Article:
What pops to mind for me.
First of all know what you want to get out of the tournament. I assume you’re looking to win it, but some people are just looking to hang out with good friends and play a fun games, and some people are somewhere in the middle. If you’re in it to win it, then remember that and act accordingly and maybe don’t take a shot everytime you lose a psi game or whatever fun stuff is going on.
Know your body. Know what foods you need to eat to keep your energy up, and how much. Know how much sleep you need to get the night before. Know what to do keep the adrenaline going between games, because if that wears off it’ll knock you out.
Play a lot, and practice playing for long stretches. Other GNK tournaments or stores are good for this, go to as many of these as possible. Or OCTGN/Jnet binges on Sat/Sun (or whenever you have a free day).
Know your decks and the matchups thoroughly. If you’re unaware of what your opponent’s deck is doing and what yours can do to counter it 1) You’re going to be burning a lot of mental energy solving problems that you should already know the answer to 2) You’re going to be responding/thinking in broad strokes rather than smaller details. As in if you know what breakers are most important against this type of corp deck, you’ll be thinking about when to get them, rather than what to get.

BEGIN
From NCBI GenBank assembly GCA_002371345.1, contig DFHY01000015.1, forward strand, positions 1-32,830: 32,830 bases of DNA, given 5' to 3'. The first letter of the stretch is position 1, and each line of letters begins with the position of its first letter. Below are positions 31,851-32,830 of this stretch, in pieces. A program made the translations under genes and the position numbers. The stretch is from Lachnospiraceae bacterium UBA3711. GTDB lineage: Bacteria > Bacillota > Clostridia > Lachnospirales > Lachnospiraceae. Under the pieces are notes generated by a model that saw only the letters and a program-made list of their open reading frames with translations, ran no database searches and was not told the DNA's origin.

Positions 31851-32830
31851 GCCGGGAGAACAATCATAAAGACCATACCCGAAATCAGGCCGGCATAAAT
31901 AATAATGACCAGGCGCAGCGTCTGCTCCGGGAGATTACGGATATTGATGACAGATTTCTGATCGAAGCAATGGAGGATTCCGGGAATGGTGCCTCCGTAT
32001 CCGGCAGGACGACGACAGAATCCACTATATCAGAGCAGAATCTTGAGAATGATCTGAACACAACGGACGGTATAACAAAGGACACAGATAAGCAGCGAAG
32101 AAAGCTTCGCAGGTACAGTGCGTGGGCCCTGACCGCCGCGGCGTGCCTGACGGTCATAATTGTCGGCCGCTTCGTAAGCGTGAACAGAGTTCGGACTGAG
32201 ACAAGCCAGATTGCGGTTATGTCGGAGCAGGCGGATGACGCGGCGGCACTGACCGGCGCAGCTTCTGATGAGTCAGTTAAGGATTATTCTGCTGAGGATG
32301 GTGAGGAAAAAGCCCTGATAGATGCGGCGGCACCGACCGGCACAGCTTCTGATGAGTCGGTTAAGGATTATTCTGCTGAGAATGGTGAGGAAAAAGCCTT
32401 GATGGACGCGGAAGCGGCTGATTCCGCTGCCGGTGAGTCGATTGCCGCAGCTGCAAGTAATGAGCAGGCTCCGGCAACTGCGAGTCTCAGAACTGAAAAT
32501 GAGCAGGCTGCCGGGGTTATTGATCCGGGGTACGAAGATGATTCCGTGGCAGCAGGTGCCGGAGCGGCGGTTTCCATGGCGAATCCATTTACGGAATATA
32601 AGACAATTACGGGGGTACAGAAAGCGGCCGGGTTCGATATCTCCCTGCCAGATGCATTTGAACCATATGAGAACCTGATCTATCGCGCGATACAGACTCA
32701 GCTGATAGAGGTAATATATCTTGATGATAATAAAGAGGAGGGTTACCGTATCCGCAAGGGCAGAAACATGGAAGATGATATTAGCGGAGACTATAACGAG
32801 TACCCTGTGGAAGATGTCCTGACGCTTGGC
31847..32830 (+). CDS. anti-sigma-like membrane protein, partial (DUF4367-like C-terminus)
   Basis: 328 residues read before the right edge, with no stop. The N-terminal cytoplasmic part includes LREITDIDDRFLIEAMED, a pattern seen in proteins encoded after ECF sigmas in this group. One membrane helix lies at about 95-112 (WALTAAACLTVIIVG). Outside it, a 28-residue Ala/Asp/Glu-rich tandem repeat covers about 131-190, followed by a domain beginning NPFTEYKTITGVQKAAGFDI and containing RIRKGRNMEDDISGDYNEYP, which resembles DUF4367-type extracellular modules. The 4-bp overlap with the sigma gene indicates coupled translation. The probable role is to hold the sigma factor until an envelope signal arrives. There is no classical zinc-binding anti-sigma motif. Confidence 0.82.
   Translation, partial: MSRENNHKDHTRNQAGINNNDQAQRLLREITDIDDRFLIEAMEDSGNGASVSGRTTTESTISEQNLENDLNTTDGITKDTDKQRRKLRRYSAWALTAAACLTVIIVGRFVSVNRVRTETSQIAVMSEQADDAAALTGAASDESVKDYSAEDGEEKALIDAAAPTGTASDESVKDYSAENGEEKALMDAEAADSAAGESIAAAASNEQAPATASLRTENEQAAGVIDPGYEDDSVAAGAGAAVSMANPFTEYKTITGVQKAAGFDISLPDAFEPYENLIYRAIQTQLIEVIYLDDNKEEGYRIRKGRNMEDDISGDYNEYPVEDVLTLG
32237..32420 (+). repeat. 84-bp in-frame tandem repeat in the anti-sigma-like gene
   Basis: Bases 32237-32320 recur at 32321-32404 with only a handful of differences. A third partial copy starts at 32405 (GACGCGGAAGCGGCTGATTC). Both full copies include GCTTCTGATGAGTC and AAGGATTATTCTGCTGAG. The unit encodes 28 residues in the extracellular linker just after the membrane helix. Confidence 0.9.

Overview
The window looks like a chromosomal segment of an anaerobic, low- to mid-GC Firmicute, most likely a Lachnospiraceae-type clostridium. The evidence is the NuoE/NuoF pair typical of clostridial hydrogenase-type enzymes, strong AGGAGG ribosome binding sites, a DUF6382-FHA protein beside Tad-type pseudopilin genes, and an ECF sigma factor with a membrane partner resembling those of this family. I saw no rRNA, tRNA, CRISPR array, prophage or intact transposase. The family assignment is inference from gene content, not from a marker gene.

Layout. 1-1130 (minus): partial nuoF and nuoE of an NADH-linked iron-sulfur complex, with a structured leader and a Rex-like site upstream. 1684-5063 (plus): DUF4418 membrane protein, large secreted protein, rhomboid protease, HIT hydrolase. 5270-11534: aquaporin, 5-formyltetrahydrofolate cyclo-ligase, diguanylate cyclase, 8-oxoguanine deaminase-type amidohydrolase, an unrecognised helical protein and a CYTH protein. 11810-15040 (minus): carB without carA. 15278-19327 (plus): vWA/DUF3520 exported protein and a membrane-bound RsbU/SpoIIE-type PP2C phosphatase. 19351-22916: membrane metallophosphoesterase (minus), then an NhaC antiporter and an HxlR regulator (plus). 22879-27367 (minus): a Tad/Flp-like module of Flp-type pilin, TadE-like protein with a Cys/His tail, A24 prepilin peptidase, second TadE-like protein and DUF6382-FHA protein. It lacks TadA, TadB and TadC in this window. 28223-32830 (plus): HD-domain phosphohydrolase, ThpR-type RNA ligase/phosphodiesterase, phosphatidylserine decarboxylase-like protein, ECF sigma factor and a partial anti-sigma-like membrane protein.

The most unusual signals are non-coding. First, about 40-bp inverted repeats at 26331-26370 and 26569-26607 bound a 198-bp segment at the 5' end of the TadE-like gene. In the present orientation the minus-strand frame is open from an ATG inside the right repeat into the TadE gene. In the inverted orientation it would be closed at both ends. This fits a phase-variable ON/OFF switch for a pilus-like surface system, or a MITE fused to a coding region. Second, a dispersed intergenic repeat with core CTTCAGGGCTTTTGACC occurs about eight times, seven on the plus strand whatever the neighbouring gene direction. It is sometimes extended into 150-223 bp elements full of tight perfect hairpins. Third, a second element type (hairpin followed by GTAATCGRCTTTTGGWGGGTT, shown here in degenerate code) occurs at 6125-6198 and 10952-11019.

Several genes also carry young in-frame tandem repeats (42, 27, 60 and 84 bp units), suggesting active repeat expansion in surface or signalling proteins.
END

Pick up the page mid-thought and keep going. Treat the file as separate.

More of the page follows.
Automate certain processes and plays. I find it so much easier to track my and my opponent’s clicks using trackers, and it saves mental space (and very often I catch other players forgetting clicks, even good players). Any little mnemonics or actions you can take to keep your thought processes on the board and not taking up space in your head. Have certain lines of plays with certain cards. Like generally with Jackson I want to install, draw 2, draw 2, discard to an ideal hand. Now when I draw Jackson in a game I ask not what should I do with this Jackson, but whether there’s a better line of play than the ideal. I find the second question more specific and easier to answer. Also planning. Take a few seconds at the start of each turn to a) check any start of turn triggers, and b) plan what you’re going to do. Even though the plan might change (drawing an important card, running into an ambush) it’s easier to reformulate a plan than constantly playing hand to mouth.
Also play the game and then move on. If you lose to a stupid mistake don’t dwell on it. This can be difficult to do.